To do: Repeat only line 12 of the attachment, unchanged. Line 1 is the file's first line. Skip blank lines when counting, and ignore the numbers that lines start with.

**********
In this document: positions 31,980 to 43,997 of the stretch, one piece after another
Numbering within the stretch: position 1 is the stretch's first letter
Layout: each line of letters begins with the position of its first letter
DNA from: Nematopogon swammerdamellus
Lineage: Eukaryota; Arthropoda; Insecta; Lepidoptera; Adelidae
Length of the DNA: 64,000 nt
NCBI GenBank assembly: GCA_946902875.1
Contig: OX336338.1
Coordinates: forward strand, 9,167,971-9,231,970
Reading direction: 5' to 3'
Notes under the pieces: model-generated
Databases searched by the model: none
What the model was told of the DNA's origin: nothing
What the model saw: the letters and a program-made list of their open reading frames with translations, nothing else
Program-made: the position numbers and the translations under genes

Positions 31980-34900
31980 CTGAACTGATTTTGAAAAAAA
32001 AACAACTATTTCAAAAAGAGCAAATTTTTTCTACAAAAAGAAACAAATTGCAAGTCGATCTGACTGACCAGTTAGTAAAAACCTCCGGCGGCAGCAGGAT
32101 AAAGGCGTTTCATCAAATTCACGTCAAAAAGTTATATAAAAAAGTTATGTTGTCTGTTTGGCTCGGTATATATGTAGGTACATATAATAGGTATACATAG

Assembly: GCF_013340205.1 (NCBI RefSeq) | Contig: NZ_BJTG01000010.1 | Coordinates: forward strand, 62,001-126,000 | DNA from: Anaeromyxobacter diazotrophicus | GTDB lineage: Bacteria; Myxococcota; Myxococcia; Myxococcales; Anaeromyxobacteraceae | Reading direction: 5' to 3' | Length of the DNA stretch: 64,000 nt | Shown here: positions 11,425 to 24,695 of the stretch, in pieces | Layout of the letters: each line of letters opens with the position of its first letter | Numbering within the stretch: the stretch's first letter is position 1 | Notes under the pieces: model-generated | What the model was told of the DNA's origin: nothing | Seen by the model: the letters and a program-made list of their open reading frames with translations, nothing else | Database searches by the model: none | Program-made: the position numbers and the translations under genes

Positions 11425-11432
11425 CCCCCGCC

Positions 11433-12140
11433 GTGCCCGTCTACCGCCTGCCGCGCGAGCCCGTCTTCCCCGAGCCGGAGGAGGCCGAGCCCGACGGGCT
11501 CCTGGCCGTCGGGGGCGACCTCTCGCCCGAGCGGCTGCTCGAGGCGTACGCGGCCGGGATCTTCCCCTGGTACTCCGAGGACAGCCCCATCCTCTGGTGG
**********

Databases searched by the model: none